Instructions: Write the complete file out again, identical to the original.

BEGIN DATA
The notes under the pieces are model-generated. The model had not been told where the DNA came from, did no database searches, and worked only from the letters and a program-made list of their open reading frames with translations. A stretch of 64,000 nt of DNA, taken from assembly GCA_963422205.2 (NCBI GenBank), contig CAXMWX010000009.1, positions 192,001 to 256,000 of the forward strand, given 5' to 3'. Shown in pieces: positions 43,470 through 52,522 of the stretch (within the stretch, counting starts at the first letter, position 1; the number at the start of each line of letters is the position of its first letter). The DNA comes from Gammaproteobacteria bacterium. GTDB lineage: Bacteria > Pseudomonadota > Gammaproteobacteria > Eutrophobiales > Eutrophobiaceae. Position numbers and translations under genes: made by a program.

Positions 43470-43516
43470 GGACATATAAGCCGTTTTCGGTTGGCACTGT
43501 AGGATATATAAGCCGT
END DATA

The notes under the pieces are model-generated. The model had not been told where the DNA came from, did no database searches, and worked only from the letters and a program-made list of their open reading frames with translations. A stretch of 64,000 nt of DNA, taken from assembly GCA_963422205.2 (NCBI GenBank), contig CAXMWX010000009.1, positions 192,001 to 256,000 of the forward strand, given 5' to 3'. Shown in pieces: positions 43,470 through 52,522 of the stretch (within the stretch, counting starts at the first letter, position 1; the number at the start of each line of letters is the position of its first letter). The DNA comes from Gammaproteobacteria bacterium. GTDB lineage: Bacteria > Pseudomonadota > Gammaproteobacteria > Eutrophobiales > Eutrophobiaceae. Position numbers and translations under genes: made by a program.

Positions 43470-43516
43470 GGACATATAAGCCGTTTTCGGTTGGCACTGT
43501 AGGATATATAAGCCGT